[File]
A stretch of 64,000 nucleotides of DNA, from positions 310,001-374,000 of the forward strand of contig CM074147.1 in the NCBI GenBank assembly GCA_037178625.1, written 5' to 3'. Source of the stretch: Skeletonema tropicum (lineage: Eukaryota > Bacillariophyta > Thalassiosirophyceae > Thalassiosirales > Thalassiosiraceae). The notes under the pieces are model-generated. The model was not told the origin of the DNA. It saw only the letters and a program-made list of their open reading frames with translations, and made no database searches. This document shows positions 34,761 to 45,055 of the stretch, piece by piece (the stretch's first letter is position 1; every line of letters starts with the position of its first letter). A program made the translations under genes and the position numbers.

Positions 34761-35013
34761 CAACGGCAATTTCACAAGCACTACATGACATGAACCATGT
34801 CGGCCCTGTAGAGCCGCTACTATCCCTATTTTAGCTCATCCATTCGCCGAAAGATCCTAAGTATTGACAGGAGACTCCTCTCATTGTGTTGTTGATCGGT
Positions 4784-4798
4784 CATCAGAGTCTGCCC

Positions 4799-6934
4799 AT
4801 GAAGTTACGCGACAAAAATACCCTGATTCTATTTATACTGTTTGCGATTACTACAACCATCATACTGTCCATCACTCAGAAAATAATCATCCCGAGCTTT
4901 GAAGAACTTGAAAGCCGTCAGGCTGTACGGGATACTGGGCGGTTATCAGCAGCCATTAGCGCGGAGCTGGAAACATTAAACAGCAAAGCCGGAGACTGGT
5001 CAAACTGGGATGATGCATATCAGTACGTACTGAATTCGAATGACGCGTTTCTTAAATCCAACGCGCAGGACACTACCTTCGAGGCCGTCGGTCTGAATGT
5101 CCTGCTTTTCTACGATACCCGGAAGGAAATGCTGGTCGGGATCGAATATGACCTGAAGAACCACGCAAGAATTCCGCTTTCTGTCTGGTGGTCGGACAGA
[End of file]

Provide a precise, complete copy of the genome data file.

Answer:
A stretch of 64,000 nucleotides of DNA, from positions 310,001-374,000 of the forward strand of contig CM074147.1 in the NCBI GenBank assembly GCA_037178625.1, written 5' to 3'. Source of the stretch: Skeletonema tropicum (lineage: Eukaryota > Bacillariophyta > Thalassiosirophyceae > Thalassiosirales > Thalassiosiraceae). The notes under the pieces are model-generated. The model was not told the origin of the DNA. It saw only the letters and a program-made list of their open reading frames with translations, and made no database searches. This document shows positions 34,761 to 45,055 of the stretch, piece by piece (the stretch's first letter is position 1; every line of letters starts with the position of its first letter). A program made the translations under genes and the position numbers.

Positions 34761-35013
34761 CAACGGCAATTTCACAAGCACTACATGACATGAACCATGT
34801 CGGCCCTGTAGAGCCGCTACTATCCCTATTTTAGCTCATCCATTCGCCGAAAGATCCTAAGTATTGACAGGAGACTCCTCTCATTGTGTTGTTGATCGGT
Positions 4784-4798
4784 CATCAGAGTCTGCCC

Positions 4799-6934
4799 AT
4801 GAAGTTACGCGACAAAAATACCCTGATTCTATTTATACTGTTTGCGATTACTACAACCATCATACTGTCCATCACTCAGAAAATAATCATCCCGAGCTTT
4901 GAAGAACTTGAAAGCCGTCAGGCTGTACGGGATACTGGGCGGTTATCAGCAGCCATTAGCGCGGAGCTGGAAACATTAAACAGCAAAGCCGGAGACTGGT
5001 CAAACTGGGATGATGCATATCAGTACGTACTGAATTCGAATGACGCGTTTCTTAAATCCAACGCGCAGGACACTACCTTCGAGGCCGTCGGTCTGAATGT
5101 CCTGCTTTTCTACGATACCCGGAAGGAAATGCTGGTCGGGATCGAATATGACCTGAAGAACCACGCAAGAATTCCGCTTTCTGTCTGGTGGTCGGACAGA